A REVIEW BENEATH HILL 60. A FILM ABOUT THE TRUE STORY OF AUSTRALIAN ENGINEERS ON THE WESTERN FRONT. NOW SHOWING AT THE DENDY AND ADVERTISED THEATRES.
BY JENNY HAINES.
Those who have been to war know that it is a dirty, messy, horrible business, where life is cheap. There is no glory in mud, endless mud. There is no glory in the loss of friends, limbs, lives, body parts. There is no glory in making the unethical decisions that war demands. War is the serious business of killing the enemy by whatever means you can, while doing your best to stay alive. Fate and chance play a big part in whether you survive.
Beneath Hill 60 tells the story of Australian Army Engineers on the Western Front in 1916. They specialised in blowing up German positions from underground. They were a squad of men who were miners back home in Australia, formed especially for the tasks that they were given. They were grateful to be underground. Being on the surface only meant more horror.
But this is not just another war story. Jeremy Hartley Sims and the production team make clear their distaste for the slaughter that took place on the Western Front in WW One. The thundering sound of the Western Front guns booms in your ears as it must have done for the frontline soldiers, day and night. The horrors of war are there in all their bloody detail, but not overstated. But there is also impish Aussie military humour, and ranking officer and soldier distaste for the British, and army command. Chris Haywood plays a bumbling commander with his usual mastery of his role.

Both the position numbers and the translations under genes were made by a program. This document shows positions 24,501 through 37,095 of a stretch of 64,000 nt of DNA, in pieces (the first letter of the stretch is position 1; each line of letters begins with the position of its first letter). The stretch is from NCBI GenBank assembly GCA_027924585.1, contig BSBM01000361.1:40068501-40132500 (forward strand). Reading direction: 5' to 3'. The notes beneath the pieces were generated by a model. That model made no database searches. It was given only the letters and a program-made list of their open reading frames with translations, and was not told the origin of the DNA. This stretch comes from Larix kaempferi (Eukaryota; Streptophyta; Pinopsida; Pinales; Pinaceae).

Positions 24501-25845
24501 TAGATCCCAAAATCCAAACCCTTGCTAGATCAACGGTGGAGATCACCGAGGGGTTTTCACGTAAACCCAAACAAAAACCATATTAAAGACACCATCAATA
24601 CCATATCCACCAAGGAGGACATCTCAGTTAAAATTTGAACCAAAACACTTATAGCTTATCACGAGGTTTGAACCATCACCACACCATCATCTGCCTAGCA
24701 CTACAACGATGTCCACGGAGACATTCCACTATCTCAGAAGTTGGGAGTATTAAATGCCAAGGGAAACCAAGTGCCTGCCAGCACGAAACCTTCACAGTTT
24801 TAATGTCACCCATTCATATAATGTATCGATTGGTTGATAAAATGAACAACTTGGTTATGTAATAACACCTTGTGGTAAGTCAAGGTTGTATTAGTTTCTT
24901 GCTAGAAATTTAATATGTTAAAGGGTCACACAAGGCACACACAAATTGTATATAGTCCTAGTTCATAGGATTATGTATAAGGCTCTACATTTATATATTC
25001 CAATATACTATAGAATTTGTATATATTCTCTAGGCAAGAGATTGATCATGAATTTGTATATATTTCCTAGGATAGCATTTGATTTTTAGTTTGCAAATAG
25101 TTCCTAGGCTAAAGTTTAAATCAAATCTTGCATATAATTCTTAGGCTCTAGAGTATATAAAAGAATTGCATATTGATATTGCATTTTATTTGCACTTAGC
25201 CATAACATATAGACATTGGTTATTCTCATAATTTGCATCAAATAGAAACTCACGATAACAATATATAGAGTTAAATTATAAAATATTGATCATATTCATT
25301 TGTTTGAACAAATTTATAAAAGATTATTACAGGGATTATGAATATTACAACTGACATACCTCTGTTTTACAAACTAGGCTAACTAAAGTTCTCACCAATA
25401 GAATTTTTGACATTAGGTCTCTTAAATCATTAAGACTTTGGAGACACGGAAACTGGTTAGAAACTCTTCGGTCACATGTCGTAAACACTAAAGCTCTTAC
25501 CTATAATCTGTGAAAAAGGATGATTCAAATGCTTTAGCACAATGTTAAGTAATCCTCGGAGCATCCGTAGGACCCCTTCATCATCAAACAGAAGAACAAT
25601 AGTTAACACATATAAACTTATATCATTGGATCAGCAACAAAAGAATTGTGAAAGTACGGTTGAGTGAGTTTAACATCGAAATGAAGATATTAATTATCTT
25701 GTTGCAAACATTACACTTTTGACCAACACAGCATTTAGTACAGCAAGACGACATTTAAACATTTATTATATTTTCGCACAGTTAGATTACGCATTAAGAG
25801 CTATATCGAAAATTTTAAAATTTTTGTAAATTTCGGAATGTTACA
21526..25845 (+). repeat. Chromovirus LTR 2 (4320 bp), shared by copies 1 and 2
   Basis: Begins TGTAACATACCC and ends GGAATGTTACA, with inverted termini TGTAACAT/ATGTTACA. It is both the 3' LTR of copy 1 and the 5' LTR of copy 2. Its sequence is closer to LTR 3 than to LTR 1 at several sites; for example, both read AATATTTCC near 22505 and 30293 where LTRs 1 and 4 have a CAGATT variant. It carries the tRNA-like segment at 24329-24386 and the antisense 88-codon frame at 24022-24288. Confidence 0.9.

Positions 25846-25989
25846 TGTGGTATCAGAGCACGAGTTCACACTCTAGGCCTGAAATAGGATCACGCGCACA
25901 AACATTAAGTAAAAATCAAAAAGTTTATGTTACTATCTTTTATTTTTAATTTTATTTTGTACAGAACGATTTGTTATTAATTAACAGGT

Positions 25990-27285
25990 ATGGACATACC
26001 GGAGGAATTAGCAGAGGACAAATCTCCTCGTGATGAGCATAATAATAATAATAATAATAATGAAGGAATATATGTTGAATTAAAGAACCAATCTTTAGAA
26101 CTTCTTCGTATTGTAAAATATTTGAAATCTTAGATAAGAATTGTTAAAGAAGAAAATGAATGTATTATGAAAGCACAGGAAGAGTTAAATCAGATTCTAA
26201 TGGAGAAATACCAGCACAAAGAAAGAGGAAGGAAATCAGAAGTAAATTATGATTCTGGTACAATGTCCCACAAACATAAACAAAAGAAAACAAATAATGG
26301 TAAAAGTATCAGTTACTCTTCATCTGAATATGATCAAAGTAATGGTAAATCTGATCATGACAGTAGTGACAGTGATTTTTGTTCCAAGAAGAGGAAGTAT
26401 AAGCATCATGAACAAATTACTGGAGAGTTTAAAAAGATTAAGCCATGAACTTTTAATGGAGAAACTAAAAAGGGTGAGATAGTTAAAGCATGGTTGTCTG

Brendan Cowell plays the lead role of the Captain of the squad. We follow his journey into the army through flashbacks to his life before the war and his courting of his young lady, the daughter of Queensland farmers. The gentility of the Queensland farmland life contrasts sharply with the grim portrait of European farmlands, which by 1916 were acres and acres of pitted mud.
Hill 60 is a strategic site for the British Empire forces. Optimists hope that by blasting Hill 60 away, the end of the war will be hastened. The blast when it comes is so huge, it is heard in London and Berlin. But sadly, even though 2000 Germans were killed that day, they retook Hill 60 several months later.
But the film also tells the story of the squad of men, some hardened and embittered by the war, some too young to be there and are terrified, some driven to madness by the insanity around them, some generous and caring even with the war all around them. “A landmark achievement, harrowing, moving and brilliantly suspenseful” Evan Williams , The Australian.